They also wouldn’t take a Visa payment, which seemed bizarre for such a big shop, although I got told late that some stores only take mobile payment and sometimes they can be suspicious of Western credit cards and things. Still it seemed a bit strange, but I did manage to get what I wanted in the end!

Even though Ningbo is a huge city, I don’t think most people are that used to seeing foreigners outside of the university environment. I was stared at where ever I went and quite a few people came up and took photographs of me.

This wasn’t done in a horrid way, and everyone was quite polite, but still, sometimes after a long day you don’t want to be stared at and feel eyes on you when you’re out and about. Of course, Chinese social customs are quite different too and they certainly don’t have the same perception of ‘personal space’ that we do in the UK, so people will stand a bit too close to you or walk very close and things, which is a bit unsettling at first. However, like I said, everyone I dealt with was pleasant and I felt very safe there, even going around on my own.

The one time I took a taxi was a bit hair-raising though! My driver was – no exaggeration – smoking, texting, eating a doughnut and drinking a coffee while swerving at high speed in and out of several lanes of traffic without indicating! He nearly got us taken out by a bus several times, and on his part, several pedestrians and cyclists had to swoop out of his way. There was no seat-belt either! I was hanging on for dear life and I certainly discovered religion in the backseat of that taxi.





One evening, the photographer and I had an evening out in Laowaitan, or ‘the old bund’. This is an area on the banks of the river that’s full of old trade buildings  and cobbled streets put up by the Dutch and Portuguese traders in the 18th century, but its now full of bars and restaurants.

All the skyscrapers across the river have light shows, and the whole area is strung with fairy lights and pretty decorations, so it’s a really nice place for a night out. We went for dinner and drinks, and then to a pub quiz run by the university staff at Office, one of the bigger bars. I really enjoyed it although I soon found out my general knowledge is extremely lacking!

A couple of other nights I was quite tired, so instead of going out for dinner, I visited the shopping mall next to my hotel. There was a big Walmart there although it wasn't like the American one very much as it had lots of tanks of live seafood waiting for you to pick it out. There were lots of things there that wouldn’t be familiar to us here at home.

I brought back a few little treats for my trip, although with some of the foods, I think my lack of Chinese led to a few surprises! Here’s what I shopped:



I brought back some biscuits and chocolate for my boys – and then these things on the far end with a cartoon lion on the packet, that I thought were some kind of jelly sweet and turned out be shrink-wrapped sausages!! I also got some Kinder Dino Joy for Theo that have the dinosaur toys in and these little bamboo and perspex toy race cars, as he’s obsessed with cars at the moment.

For myself, I picked up a pack of these milk face masks from a brand called Hola, which I’m really looking forward to trying, this super cute glass water bottle with cat years, and this patterned silk scarf which I really liked – it will go really well with blouses and crisp white shirts for a sophisticated look.

In China, a lot of websites like Google, YouTube, Facebook and Twitter are blocked by the government, but I got round this by using a VPN. This allows you to connect to the internet via a ‘virtual private network’, securely encrypting your signal and data, so I was still able to access all those sites.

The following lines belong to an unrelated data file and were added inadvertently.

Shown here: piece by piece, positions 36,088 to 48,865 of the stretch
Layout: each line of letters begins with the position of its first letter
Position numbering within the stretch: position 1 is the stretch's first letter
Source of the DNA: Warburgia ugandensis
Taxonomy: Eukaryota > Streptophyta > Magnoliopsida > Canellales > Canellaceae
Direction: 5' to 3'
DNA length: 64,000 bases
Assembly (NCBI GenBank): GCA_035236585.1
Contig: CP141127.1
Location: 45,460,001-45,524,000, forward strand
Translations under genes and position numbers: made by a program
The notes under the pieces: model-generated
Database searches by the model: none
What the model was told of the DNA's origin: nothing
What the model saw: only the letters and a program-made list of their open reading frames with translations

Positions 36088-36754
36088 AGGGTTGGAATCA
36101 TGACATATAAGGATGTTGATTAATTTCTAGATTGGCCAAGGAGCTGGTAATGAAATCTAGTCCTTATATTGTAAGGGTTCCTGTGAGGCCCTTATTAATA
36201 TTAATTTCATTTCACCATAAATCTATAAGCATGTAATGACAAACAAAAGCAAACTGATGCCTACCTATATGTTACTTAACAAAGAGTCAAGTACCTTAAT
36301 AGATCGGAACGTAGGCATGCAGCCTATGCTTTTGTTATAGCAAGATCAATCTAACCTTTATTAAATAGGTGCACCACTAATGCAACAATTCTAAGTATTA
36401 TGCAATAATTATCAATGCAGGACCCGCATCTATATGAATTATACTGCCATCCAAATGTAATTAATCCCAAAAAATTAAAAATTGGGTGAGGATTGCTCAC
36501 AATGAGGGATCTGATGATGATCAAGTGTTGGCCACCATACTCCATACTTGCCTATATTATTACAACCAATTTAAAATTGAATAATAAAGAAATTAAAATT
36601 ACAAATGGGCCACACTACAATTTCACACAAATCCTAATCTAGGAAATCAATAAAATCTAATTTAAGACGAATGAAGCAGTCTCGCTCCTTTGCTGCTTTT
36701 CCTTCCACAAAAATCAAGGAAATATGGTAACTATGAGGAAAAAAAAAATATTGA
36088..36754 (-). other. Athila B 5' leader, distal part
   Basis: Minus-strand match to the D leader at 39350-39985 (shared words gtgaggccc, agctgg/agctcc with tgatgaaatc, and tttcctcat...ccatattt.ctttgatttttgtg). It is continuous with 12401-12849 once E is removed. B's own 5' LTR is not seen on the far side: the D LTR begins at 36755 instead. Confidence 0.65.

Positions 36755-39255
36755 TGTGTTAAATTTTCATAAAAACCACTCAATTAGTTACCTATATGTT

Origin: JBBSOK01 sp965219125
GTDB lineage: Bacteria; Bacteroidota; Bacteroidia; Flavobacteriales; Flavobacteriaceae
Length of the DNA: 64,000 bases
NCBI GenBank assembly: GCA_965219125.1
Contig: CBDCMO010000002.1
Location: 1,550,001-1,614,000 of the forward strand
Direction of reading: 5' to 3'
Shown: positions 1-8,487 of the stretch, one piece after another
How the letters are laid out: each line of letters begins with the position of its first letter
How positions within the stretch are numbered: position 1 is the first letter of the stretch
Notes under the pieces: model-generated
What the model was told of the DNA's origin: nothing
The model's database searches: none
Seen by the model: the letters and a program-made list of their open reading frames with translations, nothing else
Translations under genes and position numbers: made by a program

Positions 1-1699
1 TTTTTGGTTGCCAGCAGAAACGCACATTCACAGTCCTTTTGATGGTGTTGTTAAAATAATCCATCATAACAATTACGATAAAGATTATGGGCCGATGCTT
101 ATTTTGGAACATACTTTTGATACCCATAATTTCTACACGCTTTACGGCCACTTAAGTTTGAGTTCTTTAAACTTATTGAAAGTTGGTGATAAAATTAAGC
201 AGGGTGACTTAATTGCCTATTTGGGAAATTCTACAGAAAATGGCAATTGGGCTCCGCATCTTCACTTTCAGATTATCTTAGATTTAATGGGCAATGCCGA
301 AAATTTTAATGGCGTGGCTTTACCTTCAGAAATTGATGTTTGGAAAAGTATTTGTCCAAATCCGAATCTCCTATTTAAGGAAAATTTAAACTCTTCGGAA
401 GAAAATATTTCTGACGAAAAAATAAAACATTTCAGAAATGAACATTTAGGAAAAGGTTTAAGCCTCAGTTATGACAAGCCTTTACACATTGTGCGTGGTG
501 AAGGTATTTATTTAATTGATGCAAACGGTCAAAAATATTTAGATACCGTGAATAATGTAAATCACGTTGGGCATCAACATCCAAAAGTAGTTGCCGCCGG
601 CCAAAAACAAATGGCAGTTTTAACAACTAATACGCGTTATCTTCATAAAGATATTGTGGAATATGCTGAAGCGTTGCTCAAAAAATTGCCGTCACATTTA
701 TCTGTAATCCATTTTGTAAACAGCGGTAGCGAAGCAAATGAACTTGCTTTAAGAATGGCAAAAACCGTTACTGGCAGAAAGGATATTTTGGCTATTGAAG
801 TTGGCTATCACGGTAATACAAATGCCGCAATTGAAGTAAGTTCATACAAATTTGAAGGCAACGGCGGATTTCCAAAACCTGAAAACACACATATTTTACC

Some VPN services aren't reliable or get periodically shut  down in China, but I used ExpressVPN, which worked smoothly and was easy to install on my iPad and iPhone. A month’s subscription is about £10 and you can cancel at any point.


I also downloaded WeChat, which is like What'sApp. Its massive out there and is used by lots of official bodies and as a payment system lots of places. This way I could video-call home a lot, usually about three times a day.

There’s an eight hour time difference, so they’d just be getting up at 6am when it was mid-afternoon in China, and I would try and call before going to bed at 11pm which is about 4pm in the UK.

Obviously, I missed my little boy huge amounts, although I knew he was having lots of Easter fun at home with daddy, his granny and all his cousins. Seeing him made it a little harder in some ways, although of course it was lovely to be able to say hello from the other side of the world.

Flying home, I went from Ningbo into Hong Kong. I wish I would have had enough time to go into Hong Kong and explore as I find it very intriguing.

Even just the airport is lovely, built out into the sea and surrounded by misty green mountains. I had a great Frapuccino there that featured caramel popcorn and pretzels! Then I had a flight to Amsterdam with KLM after being delayed by heavy rains and I was back on (almost) home soil. It did make me think how upset I will be when I have to go through the ‘non-EU’ gate at the airport though.

I got back to my house at about 11pm that night, so I didn’t get to properly see Theo until the next day. Although he looked a bit confused at me suddenly appearing in his bedroom in the morning, I soon got a big cuddle and everything was fine.


Although I only experienced one small part of China, the uniqueness of the experience definitely made me want to return someday and explore different parts of the country. I do feel priveledged to have seen a side of China a little off the usual tourist trail though, and get a small insight into what a ‘real’ Chinese city is like to live and work in.

A land of contrasts perhaps unknowable to Western eyes with an intimidating pace of growth but still with a certain serenity born out of ancient truth – thank you for having me, China.
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2 comments

  1. Omg it looks amazing! Makes me really want to go now! How long was the flight?

    Great post hunni! Im glad you haf a fantasic time.
    Xx

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  2. "I discovered religion in the back of that taxi" hahaha, you poor thing, I know how you feel!
    Wow, you really went at the right time! What a cool experience, seeing the mass wedding! I love your photos. You've captured such a good range of moments. And what lovely weather you had! I'm glad you enjoyed the Korean BBQ...maybe one time you'll enjoy the real thing?! ;P I've been considering popping over to Shanghai or Beijing for a weekend since it's so close to me here. Is there anything you suggest I try, food or otherwise?

    Hannah
    hannahinternational.co.uk